We sometimes attack OSS/BSS planning at a quite transactional level. For example, think about the process of gathering detailed requirements at the start of a project. They tend to be detailed and transactional don’t they? This type of requirement gathering is more like the WHAT and HOW rings in Simon Sinek’s Golden Circle.
Just curious, do you have a persona map that shows all of the different user groups that interact with your OSS/BSS?
More importantly, do you deeply understand WHY they interact with your OSS/BSS? Not just on a transaction-by-transaction level, but in the deeper context of how the organisation functions? Perhaps even on a psychological level?
If you do, you’re in a great position to apply the 10:10:10 mapping rule. That is, to describe how you’re adding value to each user group 10 minutes from now, 10 days from now and 10 months from now…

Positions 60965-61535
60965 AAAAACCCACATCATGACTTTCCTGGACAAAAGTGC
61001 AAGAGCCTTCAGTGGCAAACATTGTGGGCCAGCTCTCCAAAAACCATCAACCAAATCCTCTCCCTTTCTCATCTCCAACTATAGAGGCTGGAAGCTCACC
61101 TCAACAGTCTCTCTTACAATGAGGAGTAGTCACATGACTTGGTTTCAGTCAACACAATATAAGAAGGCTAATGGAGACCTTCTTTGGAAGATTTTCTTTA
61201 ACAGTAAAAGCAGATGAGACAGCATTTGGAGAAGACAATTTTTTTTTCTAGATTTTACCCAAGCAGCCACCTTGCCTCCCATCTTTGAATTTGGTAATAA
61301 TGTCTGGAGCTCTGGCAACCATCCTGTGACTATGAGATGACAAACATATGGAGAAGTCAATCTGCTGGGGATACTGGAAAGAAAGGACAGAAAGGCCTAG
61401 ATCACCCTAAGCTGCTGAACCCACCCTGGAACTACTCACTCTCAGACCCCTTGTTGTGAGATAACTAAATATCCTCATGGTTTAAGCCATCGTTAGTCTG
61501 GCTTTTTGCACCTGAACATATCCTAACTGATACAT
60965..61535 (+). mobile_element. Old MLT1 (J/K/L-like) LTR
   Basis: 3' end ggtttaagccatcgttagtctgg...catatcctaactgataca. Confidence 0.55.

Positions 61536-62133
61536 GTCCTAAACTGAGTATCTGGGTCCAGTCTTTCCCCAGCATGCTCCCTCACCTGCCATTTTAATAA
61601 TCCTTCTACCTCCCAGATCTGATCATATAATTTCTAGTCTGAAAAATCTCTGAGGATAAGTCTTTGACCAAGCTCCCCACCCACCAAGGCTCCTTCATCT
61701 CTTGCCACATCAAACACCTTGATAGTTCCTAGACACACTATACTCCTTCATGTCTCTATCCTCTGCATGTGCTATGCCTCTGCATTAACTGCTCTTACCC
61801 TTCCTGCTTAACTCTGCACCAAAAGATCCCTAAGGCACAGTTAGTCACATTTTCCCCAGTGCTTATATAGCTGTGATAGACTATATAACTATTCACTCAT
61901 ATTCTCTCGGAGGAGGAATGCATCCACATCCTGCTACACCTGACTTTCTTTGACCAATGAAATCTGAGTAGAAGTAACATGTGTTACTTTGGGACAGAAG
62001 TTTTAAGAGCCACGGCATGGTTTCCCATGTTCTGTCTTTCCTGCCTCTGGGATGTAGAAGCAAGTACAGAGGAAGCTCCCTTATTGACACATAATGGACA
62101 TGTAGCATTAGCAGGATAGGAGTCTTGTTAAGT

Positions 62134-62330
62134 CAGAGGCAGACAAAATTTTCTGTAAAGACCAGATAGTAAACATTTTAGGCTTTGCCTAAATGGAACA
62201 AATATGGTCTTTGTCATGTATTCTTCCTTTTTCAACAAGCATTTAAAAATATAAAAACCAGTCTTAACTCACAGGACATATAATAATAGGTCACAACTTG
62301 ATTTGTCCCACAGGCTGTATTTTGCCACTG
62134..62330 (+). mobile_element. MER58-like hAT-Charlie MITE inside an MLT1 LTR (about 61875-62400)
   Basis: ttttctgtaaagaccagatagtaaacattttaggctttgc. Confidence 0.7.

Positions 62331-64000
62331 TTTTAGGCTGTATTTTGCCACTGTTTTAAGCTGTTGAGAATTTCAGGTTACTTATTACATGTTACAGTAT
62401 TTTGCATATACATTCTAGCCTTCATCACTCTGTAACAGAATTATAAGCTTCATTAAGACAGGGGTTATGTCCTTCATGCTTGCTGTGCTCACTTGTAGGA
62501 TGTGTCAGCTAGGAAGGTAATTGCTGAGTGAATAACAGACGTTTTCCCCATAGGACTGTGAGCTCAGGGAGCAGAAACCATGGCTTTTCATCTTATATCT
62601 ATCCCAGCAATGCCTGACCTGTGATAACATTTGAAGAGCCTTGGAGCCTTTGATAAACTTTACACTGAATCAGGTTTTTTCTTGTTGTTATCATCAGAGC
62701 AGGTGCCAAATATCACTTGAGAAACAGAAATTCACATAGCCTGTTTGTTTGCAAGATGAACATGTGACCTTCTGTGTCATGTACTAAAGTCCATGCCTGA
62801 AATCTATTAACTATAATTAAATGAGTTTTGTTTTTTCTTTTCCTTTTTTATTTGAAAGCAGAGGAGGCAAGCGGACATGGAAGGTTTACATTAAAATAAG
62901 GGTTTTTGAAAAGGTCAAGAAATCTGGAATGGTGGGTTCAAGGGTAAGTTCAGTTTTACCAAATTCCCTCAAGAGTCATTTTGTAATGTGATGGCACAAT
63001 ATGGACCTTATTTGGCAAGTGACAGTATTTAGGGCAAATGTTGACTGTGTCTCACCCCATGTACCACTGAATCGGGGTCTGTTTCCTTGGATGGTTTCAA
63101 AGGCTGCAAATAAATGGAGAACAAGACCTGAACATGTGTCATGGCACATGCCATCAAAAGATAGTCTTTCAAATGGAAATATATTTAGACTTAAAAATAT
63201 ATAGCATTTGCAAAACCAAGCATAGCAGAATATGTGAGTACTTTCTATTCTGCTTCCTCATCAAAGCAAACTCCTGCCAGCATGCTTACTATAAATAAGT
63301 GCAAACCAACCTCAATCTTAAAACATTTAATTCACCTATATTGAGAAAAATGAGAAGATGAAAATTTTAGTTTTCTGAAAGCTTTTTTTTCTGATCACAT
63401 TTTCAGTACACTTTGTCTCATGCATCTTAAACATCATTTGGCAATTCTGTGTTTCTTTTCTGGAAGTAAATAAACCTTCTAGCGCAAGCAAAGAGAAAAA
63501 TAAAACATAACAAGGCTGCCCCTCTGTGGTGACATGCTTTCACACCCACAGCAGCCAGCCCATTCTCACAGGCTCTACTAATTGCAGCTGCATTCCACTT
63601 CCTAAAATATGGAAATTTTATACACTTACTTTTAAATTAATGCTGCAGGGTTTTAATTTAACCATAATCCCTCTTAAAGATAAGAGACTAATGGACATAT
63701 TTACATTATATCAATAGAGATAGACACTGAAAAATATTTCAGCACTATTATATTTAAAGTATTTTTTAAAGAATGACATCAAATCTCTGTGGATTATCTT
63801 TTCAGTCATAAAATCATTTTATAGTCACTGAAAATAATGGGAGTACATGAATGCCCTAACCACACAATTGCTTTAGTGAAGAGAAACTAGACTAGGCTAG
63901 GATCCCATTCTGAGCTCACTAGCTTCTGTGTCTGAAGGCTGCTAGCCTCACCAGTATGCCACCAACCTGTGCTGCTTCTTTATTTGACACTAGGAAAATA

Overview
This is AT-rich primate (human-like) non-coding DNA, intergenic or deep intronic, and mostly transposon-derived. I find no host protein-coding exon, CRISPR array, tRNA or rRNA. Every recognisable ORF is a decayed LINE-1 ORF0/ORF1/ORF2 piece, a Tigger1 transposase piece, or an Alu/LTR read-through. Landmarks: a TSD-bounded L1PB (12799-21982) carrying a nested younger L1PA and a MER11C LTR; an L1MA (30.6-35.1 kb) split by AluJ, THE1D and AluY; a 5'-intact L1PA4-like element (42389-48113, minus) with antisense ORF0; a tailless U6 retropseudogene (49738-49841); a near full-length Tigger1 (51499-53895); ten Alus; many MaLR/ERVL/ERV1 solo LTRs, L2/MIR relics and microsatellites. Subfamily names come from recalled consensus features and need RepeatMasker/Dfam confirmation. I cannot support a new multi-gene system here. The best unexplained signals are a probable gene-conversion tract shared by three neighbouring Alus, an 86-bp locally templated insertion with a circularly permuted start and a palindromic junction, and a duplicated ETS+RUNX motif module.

The mapping table could describe current tense (ie how your OSS/BSS is currently adding value), or as a planning mechanism for a future tense (ie how your OSS/BSS can add value in the future).
This mapping table can act as a guide for the evolution of your solution.
I should also point out that the diagram above only shows a sample of the internal personas that directly interact with your OSS/BSS. But I’d encourage you to look further. There are other personas that have direct and indirect engagement with your OSS/BSS. These include internal stakeholders like project sponsors, executives, data consumers, etc. They also include external stakeholders such as end-customers, regulatory bodies, etc.
If you need assistance to unlock your current state through persona mapping, real process mapping, etc and then planning out your target-state, Passionate About OSS would be delighted to help.Read the Passionate About OSS Blog for more or Subscribe to the Passionate About OSS Blog by Email